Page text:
FIG. 8A shows a flowchart of a process used in generating a patient list menu and a content index information menu for provision to a plurality of remote portable processing devices, according to invention principles.
FIG. 8B shows a flowchart of a process for establishing a communication link with another device by sequentially initiating communication on individual communication links until an acknowledgement is received within a predetermined time-out window, according to invention principles.
 FIGS. 9-20 show image menus supporting user access and navigation of patient medical record information for display on a portable processing device, according to invention principles.
FIG. 1 shows a network system supporting the transfer of patient medical record information between portable devices as well as the secure access, and update of medical record information in a record repository. Patient information acquired following user data entry via a portable processing device is uploaded to the patient record repository and may be printed or passed to another portable processing device using an infrared serial connection or another connection. Further, individual portable processing devices support the creation and navigation of image menus enabling the location and access of desired medical record data by a user. A user of a portable processing device is able to download a complete medical record or a portion of a record for either, a specific patient, or a user-specified list of patients from a patient record repository using a variety of communication links. Such communication links include, for example, serial connections to PC or server serial ports using serial cradles or infra-red transceiver connections, Ethernet connections to PC or server Ethernet ports using Ethernet cradles or infra-red transceiver connections and other WAN (Wide Area Network) and LAN (Local Area Network) and wireless connections.
 Patient medical record and other information from a patient record repository is downloaded to a portable processing device for storage by the device. The downloaded information is specially formatted for the portable device display and is viewed using a browser optimized for navigating healthcare information on the display. The downloaded patient record information is accessible by a user of the portable processing device without requiring a persistent connection to the patient record repository. Further, a user is able to advantageously initiate another application on the device whilst concurrently viewing a patient record. For this purpose patient information is transparently passed to the initiated application and upon completion of the initiated application control returns to the original application managing the displayed patient record.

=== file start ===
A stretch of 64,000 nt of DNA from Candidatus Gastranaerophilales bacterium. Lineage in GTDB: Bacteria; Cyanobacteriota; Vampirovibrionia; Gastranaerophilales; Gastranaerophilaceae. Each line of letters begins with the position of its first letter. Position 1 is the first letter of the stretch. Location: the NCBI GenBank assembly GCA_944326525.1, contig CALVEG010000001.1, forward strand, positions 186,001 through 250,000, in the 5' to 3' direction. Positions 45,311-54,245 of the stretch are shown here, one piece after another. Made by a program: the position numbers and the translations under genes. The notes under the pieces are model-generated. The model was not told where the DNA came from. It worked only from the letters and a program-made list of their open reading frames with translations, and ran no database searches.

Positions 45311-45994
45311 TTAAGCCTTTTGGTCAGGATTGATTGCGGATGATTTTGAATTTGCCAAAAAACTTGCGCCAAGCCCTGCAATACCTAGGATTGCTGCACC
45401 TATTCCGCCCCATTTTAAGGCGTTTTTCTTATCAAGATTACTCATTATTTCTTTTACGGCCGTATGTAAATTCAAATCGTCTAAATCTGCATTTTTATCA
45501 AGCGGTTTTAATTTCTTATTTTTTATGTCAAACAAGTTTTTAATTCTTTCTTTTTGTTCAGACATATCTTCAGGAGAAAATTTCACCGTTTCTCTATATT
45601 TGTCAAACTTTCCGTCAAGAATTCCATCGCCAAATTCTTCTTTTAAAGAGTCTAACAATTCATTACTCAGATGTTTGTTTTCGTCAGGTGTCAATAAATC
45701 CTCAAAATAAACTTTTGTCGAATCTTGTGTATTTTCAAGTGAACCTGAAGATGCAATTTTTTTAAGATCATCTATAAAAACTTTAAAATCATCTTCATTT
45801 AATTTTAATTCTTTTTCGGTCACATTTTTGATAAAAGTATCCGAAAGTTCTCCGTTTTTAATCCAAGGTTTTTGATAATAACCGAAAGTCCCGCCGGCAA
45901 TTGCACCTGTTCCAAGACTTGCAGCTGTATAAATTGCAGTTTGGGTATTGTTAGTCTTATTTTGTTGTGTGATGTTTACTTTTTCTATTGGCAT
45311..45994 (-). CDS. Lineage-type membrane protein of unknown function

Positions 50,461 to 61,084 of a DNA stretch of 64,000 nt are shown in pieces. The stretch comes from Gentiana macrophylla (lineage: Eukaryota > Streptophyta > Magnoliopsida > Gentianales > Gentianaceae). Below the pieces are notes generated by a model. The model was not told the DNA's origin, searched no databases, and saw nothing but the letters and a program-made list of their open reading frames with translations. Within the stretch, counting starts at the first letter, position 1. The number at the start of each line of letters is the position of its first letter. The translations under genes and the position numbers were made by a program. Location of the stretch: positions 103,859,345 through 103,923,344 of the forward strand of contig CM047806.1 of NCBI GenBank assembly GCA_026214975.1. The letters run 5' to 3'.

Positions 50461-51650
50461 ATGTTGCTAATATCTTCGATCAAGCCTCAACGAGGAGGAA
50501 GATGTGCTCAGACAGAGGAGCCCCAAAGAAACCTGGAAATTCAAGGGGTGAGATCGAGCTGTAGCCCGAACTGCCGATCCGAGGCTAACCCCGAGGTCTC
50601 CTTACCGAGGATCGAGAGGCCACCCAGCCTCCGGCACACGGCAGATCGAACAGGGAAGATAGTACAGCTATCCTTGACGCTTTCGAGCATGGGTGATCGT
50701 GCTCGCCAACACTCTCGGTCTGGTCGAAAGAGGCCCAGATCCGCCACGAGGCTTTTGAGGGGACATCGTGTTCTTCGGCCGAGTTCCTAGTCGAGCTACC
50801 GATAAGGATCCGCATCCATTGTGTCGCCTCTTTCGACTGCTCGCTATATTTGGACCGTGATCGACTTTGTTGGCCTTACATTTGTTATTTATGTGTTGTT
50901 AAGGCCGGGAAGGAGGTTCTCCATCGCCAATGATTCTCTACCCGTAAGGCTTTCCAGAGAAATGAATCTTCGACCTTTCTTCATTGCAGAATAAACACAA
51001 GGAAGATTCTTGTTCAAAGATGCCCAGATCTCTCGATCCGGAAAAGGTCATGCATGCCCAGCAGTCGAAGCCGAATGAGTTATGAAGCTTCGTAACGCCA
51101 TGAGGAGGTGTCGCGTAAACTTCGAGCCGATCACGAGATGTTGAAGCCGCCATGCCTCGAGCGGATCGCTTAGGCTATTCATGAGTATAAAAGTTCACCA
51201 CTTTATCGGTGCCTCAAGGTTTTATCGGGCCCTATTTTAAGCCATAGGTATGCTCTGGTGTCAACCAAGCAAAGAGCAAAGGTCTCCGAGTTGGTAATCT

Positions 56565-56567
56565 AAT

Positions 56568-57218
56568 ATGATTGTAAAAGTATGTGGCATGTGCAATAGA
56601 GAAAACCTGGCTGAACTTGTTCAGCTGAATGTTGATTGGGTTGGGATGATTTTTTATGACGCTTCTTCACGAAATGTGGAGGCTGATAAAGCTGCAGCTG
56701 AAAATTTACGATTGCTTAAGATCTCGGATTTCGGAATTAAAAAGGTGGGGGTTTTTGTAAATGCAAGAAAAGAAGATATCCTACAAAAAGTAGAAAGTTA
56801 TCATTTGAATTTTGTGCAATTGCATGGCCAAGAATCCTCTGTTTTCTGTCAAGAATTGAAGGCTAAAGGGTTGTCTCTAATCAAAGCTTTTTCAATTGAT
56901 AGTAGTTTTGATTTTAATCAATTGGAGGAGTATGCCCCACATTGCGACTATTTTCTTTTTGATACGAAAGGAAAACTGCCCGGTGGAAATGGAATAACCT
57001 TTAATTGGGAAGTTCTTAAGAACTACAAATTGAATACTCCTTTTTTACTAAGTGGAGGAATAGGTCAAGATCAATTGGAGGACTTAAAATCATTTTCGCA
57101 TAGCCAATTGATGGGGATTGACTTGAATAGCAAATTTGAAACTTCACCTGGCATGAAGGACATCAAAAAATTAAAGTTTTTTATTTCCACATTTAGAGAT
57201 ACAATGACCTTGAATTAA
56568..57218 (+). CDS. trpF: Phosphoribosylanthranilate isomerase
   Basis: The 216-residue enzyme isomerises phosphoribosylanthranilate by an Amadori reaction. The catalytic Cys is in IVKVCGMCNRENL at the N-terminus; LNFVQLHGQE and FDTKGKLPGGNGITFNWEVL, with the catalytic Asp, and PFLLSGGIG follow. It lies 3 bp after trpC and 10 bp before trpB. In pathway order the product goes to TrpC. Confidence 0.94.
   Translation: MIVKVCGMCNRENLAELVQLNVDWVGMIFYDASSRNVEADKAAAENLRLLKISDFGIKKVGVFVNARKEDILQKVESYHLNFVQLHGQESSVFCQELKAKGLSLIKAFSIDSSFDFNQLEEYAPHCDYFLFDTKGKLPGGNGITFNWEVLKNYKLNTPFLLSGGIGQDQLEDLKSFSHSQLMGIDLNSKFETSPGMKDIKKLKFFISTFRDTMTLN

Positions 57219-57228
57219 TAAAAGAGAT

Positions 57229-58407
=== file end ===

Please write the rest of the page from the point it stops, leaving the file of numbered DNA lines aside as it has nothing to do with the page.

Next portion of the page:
The network architecture of FIG. 1 is exemplary only. The portable processing devices may operate in a variety of network environments involving one or more hierarchically arranged LANs or WANs including Ethernet-compatible LANs (used to connect different hospital departments, for example) and multiple Medical Interface Buses (MIBs) for corresponding multiple patients. In addition, a portable processing device is able to access the Internet via a firewall and other intranets (not shown) using a dial-up telephone connection, ADSL, cable modem or other types of connection. Individual portable processing devices are Internet Protocol (IP) compatible but may also employ other protocols supporting communication connectivity among the networked devices.
 The network system of FIG. 1 supports the transfer of patient medical record information between portable devices 10 and 20 as well as the secure access and update of medical record information in the record repository of information system 50. Portable devices 10 and 20 each comprise a controller 15 for processing data and commands received via communication interface 17 as well as via data entry from attached data entry devices including a keyboard and mouse or other cursor controls (not shown to preserve drawing clarity). Controller 15 initiates display of menus and acquired information on display 12 and bi-directionally communicates with medical information system 50 and other portable processing devices and Internet and other Intra-net connections via communication interface 17. Portable processing devices 10 and 20, using controllers 15 and interfaces 17, directly bi-directionally communicate with each other via an infra-red serial port connection 22 and also communicate with each other and information system 50 and the Internet and other intra-net systems, for example, using other communication links. Such other communication links include a serial connection 26 to PC 30 and from PC 30 via Ethernet connection 28 to LAN 40 and system 50 (or the Internet and other external connections via a firewall, for example). Alternatively device 10 may directly communicate via Ethernet connection 24 with LAN 40 and system 50. Similarly, portable device 20 may directly communicate via Ethernet connection 32 with LAN 40 and system 50. Further, the serial and Ethernet connections may also involve wireless connections including infra-red or other connections.